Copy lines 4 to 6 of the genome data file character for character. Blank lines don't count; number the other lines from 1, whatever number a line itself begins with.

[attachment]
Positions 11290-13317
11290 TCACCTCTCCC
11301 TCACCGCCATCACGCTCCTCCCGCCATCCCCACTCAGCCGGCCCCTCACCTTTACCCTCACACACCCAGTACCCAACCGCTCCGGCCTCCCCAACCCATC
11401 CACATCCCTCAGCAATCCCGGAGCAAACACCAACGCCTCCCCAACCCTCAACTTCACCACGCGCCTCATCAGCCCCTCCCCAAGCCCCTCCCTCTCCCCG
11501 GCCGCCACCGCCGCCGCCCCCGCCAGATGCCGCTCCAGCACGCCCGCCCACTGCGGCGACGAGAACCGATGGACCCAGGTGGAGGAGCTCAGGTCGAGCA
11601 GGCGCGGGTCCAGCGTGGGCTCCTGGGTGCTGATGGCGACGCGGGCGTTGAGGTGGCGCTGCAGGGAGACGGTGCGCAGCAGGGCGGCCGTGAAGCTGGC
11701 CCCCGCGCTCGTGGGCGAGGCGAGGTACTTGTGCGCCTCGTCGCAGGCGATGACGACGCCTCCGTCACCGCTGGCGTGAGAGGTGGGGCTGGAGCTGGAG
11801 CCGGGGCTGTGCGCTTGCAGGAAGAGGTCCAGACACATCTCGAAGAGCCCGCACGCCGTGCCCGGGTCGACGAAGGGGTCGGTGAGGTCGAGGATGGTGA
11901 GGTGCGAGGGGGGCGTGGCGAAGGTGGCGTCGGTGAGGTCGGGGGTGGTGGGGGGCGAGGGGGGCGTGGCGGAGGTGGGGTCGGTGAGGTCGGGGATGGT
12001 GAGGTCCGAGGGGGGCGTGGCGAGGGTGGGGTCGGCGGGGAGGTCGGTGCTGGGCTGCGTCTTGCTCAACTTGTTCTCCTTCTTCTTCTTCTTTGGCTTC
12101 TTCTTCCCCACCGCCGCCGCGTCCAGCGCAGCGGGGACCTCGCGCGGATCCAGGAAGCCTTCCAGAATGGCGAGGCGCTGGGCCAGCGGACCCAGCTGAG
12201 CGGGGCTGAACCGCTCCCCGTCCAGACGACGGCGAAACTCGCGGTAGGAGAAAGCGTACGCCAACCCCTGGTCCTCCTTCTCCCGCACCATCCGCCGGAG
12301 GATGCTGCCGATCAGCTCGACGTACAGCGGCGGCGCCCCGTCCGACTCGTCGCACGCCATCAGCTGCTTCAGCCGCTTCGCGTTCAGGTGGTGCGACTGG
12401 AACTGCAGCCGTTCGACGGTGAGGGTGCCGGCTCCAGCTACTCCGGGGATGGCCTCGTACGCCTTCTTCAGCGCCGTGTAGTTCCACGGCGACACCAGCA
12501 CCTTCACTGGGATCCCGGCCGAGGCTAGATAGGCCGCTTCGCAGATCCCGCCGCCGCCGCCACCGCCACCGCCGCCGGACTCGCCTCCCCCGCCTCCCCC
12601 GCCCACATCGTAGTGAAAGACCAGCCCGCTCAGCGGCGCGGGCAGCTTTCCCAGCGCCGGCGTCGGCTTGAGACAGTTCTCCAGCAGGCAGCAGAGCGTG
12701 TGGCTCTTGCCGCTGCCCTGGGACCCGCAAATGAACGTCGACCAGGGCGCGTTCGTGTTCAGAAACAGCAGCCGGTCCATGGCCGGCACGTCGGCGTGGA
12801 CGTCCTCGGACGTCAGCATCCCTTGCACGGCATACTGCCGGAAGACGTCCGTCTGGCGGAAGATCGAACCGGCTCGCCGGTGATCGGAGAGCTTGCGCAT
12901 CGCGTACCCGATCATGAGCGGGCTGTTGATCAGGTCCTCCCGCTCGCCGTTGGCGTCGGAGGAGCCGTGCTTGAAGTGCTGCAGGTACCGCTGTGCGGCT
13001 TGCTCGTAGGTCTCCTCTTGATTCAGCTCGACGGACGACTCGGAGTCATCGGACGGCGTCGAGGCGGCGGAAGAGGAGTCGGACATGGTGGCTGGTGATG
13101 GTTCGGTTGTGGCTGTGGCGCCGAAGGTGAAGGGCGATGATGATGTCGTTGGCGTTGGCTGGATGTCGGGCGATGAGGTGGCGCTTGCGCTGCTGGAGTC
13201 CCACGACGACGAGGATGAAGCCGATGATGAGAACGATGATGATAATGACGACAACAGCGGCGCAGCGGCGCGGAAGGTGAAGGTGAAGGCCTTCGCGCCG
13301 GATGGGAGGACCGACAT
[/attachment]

11401 CACATCCCTCAGCAATCCCGGAGCAAACACCAACGCCTCCCCAACCCTCAACTTCACCACGCGCCTCATCAGCCCCTCCCCAAGCCCCTCCCTCTCCCCG
11501 GCCGCCACCGCCGCCGCCCCCGCCAGATGCCGCTCCAGCACGCCCGCCCACTGCGGCGACGAGAACCGATGGACCCAGGTGGAGGAGCTCAGGTCGAGCA
11601 GGCGCGGGTCCAGCGTGGGCTCCTGGGTGCTGATGGCGACGCGGGCGTTGAGGTGGCGCTGCAGGGAGACGGTGCGCAGCAGGGCGGCCGTGAAGCTGGC